Facing a stout defense, Connor will rely on his line and playmakers, senior running back Trevor Fante and senior quarterback Sam Mazar. Fante, who has 1,464 yards and 22 touchdowns on the season, ran for 169 yards and three scores against Hubbard. Mazar, who has passed for 658 yards and a score, while running for 472 yards and nine more six-pointers, compiled 66 pass yards and 67 rushing in the win, and ran for the winning score with 12 seconds left in the fourth quarter.

“I think the play of our offensive line has been very good,” Connor said. “We moved the ball very well against Hubbard, it’s just we bogged down a couple of times. I think the biggest thing for us is to make sure we stay in front of the chains. Obviously we are going to give the ball to Trevor a lot, and I think Sam had one of his best games running our offense and throwing the ball, so we think our offense is right where it should be.”

As a whole, Creek averages 307.09 yards and 31.09 points per game, with 247.27 of those yards coming on the ground.

In order to advance again, Connor also knows his defense, which ranks second in the Herald-Star/Daily Times coverage area allowing 203.91 yards and just 9.27 points, will have to return to form.

“We have to play a lot better than we did. We gave up way, way, way too many third and fourth down conversions,” he said. “That is something we have to do a better job of is getting off the field. We had been doing an excellent job all season, but we did not do a good job (Saturday). I have to do a lot better job with the gameplan than what I had against Hubbard. I thought our tackling wasn’t where it had been. We have to do better, and the kids know that.”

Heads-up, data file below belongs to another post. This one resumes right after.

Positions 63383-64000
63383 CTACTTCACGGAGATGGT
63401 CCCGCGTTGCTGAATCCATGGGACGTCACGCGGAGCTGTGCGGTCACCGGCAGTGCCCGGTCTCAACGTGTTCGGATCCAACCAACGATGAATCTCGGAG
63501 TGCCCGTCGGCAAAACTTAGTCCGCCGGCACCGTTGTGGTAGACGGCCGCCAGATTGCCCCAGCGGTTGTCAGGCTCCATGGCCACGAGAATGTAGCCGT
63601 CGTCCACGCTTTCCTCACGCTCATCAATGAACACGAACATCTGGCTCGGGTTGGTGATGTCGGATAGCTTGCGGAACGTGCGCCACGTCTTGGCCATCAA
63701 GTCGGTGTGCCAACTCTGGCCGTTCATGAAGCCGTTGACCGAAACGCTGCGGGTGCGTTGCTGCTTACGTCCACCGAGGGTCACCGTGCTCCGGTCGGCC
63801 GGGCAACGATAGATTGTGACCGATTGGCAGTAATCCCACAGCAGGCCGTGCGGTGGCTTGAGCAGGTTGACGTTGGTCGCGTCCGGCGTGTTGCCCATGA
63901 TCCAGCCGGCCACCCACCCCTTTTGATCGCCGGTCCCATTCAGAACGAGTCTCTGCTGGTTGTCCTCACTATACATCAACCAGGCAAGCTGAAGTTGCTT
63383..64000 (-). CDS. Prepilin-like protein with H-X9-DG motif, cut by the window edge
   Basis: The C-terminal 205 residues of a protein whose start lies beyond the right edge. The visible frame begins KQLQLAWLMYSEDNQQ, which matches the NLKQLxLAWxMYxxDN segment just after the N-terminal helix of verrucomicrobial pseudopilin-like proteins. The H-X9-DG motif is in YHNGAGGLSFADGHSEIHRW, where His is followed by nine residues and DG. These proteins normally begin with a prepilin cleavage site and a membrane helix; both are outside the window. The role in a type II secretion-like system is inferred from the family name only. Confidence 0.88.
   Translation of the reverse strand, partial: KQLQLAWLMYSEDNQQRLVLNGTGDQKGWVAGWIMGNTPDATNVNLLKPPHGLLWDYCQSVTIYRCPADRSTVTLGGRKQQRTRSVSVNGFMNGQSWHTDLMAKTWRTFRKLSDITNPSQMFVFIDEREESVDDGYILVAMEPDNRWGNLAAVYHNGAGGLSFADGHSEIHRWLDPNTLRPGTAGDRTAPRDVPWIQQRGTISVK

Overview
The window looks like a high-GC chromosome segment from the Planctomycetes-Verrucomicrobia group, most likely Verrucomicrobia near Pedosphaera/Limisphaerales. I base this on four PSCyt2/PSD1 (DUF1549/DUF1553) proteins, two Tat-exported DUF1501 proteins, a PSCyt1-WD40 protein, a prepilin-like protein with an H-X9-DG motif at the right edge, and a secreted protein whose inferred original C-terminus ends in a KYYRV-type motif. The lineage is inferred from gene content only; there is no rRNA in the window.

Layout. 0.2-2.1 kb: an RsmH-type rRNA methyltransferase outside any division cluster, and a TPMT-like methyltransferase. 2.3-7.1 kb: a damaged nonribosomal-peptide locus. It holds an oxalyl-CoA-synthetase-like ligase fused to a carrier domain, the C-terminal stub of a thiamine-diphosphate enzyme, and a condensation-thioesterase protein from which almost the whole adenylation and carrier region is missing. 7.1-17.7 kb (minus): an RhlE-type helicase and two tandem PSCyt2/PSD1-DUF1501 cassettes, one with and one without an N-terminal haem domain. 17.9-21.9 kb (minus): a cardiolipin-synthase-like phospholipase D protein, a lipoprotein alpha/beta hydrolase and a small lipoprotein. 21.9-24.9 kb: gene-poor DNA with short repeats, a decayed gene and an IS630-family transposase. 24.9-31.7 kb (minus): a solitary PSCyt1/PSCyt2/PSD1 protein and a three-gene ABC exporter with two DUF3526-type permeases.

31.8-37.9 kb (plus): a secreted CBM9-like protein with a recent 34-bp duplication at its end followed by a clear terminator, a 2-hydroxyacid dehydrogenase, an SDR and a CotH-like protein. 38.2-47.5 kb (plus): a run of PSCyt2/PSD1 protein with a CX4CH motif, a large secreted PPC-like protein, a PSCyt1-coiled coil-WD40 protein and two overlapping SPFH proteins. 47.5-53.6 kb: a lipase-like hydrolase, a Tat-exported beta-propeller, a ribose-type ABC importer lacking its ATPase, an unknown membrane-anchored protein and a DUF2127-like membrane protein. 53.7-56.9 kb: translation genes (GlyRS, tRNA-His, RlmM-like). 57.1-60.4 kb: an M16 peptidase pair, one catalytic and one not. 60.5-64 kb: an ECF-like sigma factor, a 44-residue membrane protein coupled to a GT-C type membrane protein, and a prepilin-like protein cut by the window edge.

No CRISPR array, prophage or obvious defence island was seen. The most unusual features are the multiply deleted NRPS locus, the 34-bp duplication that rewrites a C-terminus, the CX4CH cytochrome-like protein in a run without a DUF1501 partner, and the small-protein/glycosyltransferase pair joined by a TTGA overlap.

Some of those uncharacteristic things on both sides of the ball can be chalked up to the emotion of playing a home playoff game for the first time, according to Connor.

“You want to enjoy the moment, but not get caught up in the moment. I think maybe a little bit of that (inconsistency) was it was a big week for us and an emotional week,” he said. “We had a big pep rally and the turn out from our community was great. I think that maybe in that first quarter we staggered a little bit and didn’t play the way we normally play. Once we got our footing, especially in the second half, we just got back to playing football and not getting caught up in the moment.

“Now we can just go play some football. We feel like everyone is probably thinking we’re the underdogs, so we’re back in an area we feel we will play a little more relaxed in. We are going to play with a little bit of a chip on the shoulder and as the underdog, that benefits our kids.”

When they take the field Saturday night, he also feels the experience the Redskins have in tough environments on the road this season will benefit them. Creek, who’s only loss came at home by a razor-thin 14-13 margin to Indian Valley in Week 3, is 5-0 away from Wintersville.

“One of the nice things for us is, even though it’s a neutral sight, we’ve done pretty well and bringing our fans. If Saturday night was any indication of where our community is, we are going to feel like we are at home regardless of where we go,” Connor said. “I think that’s important and our kids feed off of our crowd, our fans and our band. They gave us a lot of energy in the fourth quarter when we were making that comeback. If you look at some of the places we were able to win at this year, St. Clairsville, Harrison Central, being in tough places, that will help.”